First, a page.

IN A scuzzy township in Western Australia, 15-year-old Jaxie Clackton wishes his brutal drunk of a father was dead — until he finds his dad’s body in the garage under a pick-up truck. Then, he fears that he’s in trouble. “They’ll say I kicked the jack out from under the roo bar and crushed his head like a pig melon. It all points to me.”
Grabbing all he can carry, he sets off on foot northwards, towards sun-scorched wilderness. His mother having previously died of cancer, he is now utterly alone. His desperate aim is to locate his true love, hundreds of miles away: the only person who has ever fully understood him.
Tim Winton’s ten novels are earthed in the Australian landscape, and his characters speak in the salty vernacular of the land.
Here, he has created two extraordinary literary figures. The first is Jaxie, the imaginatively foul-mouthed, teenage cynic whose damaging life experience makes him believe that the world is out to get him. But beneath this carapace is a lost boy, longing for love, and some kind of peace.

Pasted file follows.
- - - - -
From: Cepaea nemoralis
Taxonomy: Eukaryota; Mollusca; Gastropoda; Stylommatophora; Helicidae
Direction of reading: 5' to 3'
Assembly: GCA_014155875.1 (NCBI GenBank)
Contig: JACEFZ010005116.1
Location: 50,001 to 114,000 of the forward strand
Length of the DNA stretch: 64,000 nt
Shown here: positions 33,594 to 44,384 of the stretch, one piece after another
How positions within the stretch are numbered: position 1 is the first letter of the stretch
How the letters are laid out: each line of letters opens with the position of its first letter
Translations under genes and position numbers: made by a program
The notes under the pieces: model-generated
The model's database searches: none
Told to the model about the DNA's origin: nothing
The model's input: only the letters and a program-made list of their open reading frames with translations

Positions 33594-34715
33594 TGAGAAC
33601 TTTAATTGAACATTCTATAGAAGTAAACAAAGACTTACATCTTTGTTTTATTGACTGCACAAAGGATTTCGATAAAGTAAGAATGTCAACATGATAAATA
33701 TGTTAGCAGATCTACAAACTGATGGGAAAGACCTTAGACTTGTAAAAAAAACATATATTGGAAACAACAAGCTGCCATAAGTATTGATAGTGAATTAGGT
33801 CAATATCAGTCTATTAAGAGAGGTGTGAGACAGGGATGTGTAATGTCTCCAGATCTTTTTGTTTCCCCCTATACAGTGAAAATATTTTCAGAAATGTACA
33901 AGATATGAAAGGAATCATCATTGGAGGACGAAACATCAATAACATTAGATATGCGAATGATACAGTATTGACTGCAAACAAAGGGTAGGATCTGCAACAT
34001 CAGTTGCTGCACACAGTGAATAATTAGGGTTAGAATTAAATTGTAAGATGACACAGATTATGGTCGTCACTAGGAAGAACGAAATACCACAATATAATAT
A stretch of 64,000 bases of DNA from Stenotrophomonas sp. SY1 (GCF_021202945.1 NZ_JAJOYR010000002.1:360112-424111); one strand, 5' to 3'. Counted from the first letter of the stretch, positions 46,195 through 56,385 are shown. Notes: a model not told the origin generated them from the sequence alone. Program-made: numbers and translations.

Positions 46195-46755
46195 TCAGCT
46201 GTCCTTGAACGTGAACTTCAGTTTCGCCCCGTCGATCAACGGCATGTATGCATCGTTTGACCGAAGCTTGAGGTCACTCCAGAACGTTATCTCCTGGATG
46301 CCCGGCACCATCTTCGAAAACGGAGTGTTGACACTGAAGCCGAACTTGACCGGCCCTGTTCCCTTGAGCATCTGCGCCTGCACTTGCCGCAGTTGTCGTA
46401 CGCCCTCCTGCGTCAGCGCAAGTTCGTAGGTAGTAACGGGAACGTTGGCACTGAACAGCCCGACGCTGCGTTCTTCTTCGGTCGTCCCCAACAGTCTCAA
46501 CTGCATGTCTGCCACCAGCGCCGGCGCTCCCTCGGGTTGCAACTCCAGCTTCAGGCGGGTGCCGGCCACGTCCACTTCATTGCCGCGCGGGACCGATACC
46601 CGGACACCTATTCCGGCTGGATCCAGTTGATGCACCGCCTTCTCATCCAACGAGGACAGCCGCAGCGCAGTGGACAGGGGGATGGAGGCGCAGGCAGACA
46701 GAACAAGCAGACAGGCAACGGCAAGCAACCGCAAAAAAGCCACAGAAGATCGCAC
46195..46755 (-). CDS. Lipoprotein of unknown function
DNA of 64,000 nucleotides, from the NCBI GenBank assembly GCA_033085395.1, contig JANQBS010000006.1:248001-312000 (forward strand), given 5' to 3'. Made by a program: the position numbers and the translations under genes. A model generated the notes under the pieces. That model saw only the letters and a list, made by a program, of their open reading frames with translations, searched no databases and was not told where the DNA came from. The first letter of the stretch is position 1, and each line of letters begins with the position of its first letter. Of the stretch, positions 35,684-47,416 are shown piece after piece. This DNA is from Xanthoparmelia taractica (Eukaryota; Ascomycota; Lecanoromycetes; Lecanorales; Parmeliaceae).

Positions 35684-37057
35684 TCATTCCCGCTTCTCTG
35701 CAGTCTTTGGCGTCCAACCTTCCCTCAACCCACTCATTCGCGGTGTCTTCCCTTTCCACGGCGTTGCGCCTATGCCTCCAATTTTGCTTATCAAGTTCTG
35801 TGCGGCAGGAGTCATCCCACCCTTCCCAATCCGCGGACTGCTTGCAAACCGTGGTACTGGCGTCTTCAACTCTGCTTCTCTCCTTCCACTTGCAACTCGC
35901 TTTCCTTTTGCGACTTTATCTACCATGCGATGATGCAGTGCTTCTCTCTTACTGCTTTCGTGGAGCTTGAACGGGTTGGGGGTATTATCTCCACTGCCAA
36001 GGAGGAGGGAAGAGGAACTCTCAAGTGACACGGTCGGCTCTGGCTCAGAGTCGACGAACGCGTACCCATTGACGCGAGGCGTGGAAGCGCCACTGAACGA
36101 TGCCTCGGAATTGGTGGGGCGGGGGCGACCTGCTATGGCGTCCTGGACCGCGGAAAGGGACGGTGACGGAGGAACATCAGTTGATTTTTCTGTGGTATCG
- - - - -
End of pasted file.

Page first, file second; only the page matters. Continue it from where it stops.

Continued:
On his flight — hidden among the outback scrub, in a corrugated-iron shed, the eponymous shepherd’s hut — Jaxie stumbles across the book’s second vivid figure, Fintan MacGill: an elderly, disgraced priest, who has been marooned to serve penance. His former transgressions are unspecified, though they have nothing to do with abuse.
Where Jaxie is taciturn and monosyllabic, the priest is overpoweringly voluble. While Jaxie is exercised by the profane and the particular, Fintan is enthralled, like some Desert Father, by the sacred and universal. The eccentric relationship between these two exiles is the beating heart of the book.
As ever in Winton’s work there is another character. Place. There is a giant salt lake near their encampment: “A place so empty a fella’s thoughts come back from it as echoes.” A spiral of standing stones, placed by aboriginal people in antiquity, gives the site a sense of eternity. The old priest says: “Everything that has ever happened here is still present now . . . it says to me: Here I am, son, still here. I was here before the likes of you and yours were born. Before you even drew breath, I am.”
But this is not a novel composed of campfire philosophical discourse. It has the pace and jeopardy of a thriller. The health and life of Jaxie and Fintan are under threat, and there are decisions to make. Jaxie’s sense of mission drives the narrative on. It’s difficult, and dark, but a hugely invigorating read: as good a novel as Winton has ever written, which is saying something. Hopeful, too — though the grace is spoken in four-letter words.
The Revd Malcolm Doney is a writer, broadcaster, and Anglican priest.
The Shepherd’s Hut
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